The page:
Friday, 29 January 2010

More problems for the Mail newspapers

Last July, the Mail on Sunday issued an apology to Muslim Council of Britain spokesman Inayat Bunglawala, four months after an article that:

alleged that there were strong grounds to suspect him of unlawfully stabbing a man at his home in December 2008, and that he was an extremist who supported Abu Qatada and al Qaida.

It was another mark against the PCC that it took the paper four months to apologise for such serious, and seriously inaccurate, allegations.

And, today, the paper has agreed to pay substantial libel damages to Bunglawala for the error with the High Court hearing that the:

newspaper now accepted that the allegations were false.

Two points. One is that it this another case where a paper has made a serious mistake and the victim has decided to take legal action - once again calling into question the ability of the PCC to deal with such incidents.

Second, it's the Mail newspapers again. How can Editor-in-Chief Paul Dacre continue to be Chair of the Editor's Code of Practice Committee when the Mail newspapers are such serial offenders?

In other news, no fewer than two 'corporate governance watchdogs' have criticised the Daily Mail and General Trust:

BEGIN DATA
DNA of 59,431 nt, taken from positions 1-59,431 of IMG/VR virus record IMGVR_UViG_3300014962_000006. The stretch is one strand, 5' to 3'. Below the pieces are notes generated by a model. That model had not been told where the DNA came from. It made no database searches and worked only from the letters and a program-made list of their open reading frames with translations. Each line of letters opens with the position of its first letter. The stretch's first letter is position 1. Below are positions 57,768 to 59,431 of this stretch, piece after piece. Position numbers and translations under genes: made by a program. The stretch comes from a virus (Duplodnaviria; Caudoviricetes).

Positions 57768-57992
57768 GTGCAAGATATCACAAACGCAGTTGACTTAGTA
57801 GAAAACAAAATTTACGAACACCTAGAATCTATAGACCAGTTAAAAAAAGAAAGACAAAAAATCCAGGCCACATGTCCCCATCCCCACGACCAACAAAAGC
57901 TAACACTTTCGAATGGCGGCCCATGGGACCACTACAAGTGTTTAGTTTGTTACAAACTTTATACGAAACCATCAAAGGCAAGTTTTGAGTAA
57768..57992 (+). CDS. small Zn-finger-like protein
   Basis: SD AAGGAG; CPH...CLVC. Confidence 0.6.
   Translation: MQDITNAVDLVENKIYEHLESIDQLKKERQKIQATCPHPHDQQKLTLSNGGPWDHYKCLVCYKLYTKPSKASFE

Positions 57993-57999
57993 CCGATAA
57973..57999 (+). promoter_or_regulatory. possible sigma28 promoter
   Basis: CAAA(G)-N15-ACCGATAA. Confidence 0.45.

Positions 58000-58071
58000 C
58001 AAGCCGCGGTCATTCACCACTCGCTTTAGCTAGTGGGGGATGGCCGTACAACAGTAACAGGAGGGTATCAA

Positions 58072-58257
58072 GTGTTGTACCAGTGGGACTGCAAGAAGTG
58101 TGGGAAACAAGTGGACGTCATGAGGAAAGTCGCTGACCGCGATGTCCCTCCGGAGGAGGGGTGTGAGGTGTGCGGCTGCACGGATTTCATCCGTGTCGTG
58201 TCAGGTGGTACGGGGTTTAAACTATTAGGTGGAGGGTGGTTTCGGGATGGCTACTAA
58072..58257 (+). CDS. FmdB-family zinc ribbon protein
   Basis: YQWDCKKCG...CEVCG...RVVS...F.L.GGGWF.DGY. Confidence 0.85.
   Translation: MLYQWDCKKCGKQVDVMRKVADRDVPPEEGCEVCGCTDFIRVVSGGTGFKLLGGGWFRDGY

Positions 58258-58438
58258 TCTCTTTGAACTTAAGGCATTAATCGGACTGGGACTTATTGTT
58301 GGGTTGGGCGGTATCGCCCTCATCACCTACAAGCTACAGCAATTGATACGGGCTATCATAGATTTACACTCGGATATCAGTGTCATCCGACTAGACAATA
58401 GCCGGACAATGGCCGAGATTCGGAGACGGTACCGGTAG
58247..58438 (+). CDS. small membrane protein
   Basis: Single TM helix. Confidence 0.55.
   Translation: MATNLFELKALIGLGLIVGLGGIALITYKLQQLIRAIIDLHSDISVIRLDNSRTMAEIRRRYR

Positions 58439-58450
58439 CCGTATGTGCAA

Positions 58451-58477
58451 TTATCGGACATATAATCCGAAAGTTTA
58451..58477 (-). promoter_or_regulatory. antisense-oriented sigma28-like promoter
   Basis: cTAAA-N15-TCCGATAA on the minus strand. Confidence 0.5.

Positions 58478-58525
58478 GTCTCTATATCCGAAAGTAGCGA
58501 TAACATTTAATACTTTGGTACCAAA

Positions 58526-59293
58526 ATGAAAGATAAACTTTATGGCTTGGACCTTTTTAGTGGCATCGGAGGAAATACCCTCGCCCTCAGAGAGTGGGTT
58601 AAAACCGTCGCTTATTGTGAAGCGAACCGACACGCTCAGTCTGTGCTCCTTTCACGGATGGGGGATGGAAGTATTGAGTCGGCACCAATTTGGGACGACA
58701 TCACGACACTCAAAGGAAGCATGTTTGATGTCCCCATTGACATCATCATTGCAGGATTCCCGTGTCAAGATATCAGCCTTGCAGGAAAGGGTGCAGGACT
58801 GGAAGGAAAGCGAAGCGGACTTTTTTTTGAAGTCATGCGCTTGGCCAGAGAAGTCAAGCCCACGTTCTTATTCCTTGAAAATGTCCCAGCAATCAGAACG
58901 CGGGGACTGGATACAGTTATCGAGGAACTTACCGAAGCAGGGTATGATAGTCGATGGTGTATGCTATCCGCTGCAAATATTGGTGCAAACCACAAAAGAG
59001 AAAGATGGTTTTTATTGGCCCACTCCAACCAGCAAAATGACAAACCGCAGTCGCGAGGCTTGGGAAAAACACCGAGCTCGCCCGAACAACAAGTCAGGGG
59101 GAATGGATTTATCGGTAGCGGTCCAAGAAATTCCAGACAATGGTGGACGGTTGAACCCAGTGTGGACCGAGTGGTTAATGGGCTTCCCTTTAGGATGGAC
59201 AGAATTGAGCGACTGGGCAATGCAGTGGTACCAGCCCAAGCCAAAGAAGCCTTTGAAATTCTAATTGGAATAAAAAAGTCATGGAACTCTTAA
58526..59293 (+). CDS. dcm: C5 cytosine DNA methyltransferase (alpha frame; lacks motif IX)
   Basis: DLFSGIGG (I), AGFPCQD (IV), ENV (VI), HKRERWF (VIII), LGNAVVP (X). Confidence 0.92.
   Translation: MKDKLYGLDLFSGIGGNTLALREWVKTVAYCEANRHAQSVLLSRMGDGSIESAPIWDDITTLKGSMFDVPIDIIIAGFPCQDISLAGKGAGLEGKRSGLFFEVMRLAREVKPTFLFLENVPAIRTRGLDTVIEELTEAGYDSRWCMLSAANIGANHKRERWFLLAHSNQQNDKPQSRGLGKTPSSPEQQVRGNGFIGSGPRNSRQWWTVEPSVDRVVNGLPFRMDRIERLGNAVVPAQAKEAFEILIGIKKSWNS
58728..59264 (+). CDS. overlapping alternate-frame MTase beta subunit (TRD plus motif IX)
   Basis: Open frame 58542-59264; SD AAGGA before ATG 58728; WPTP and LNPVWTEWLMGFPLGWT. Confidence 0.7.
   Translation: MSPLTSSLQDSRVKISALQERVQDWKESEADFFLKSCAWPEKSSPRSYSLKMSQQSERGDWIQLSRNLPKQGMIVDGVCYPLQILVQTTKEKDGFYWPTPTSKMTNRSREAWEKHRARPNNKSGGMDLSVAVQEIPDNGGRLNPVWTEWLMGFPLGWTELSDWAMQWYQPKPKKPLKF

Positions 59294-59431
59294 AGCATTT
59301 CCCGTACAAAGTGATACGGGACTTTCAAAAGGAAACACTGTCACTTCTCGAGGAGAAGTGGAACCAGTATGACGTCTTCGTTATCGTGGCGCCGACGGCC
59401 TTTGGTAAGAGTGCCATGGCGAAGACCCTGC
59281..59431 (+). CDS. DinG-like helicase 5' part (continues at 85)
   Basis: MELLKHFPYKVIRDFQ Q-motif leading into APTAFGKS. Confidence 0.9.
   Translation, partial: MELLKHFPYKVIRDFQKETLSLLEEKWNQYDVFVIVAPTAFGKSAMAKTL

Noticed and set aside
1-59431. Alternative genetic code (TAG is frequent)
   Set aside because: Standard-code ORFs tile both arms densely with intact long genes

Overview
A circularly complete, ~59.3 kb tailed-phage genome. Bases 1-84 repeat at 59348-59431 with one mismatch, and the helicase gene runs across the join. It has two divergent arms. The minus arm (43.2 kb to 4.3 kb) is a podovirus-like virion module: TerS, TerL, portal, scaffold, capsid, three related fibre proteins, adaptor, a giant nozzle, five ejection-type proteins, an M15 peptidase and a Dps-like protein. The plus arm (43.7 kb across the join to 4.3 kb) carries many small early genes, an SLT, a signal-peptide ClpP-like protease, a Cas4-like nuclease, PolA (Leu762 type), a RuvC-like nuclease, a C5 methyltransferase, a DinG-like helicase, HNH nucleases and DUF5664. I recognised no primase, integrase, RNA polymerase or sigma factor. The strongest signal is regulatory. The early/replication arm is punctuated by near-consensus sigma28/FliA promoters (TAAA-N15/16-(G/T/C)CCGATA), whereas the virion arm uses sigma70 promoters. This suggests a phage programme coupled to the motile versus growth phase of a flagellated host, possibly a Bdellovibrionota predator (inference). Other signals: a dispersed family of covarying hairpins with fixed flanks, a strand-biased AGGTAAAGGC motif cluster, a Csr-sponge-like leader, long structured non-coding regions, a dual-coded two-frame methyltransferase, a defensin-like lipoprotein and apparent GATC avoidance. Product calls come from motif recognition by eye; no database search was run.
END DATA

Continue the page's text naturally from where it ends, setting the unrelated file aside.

over bonuses, Daily Mail editor Paul Dacre's pay deal and its shareholder structure.

The Guardian reported:

The shareholder consultants Pirc and Manifest have both flagged up what they regard as a number of problems with the company's annual report ahead of its annual general meeting on 10 February.

And, specifically on Dacre:

The shareholder consultancy [Pirc] also said Dacre's two-year rolling contract was contrary to best practice.

Sarah Wilson, the chief executive of Manifest, contrasted Dacre's £1.13m salary with the Daily Mail's anger about 'fat cat' pay.

'I suppose it demonstrates a proper separation between editorial and proprietors, but I think in the current environment, people in glass houses shouldn't throw stones,' she said.

Dacre being employed as an Editor at all would seem contrary to best practice, but DMGT were having none of it:

'Mr Dacre is clearly an exceptional individual in his field.'

'Exceptional'? Only in the way he manages to keep his job - and receive £1.6m a year for it - despite running the most complained about newspaper in Britain.

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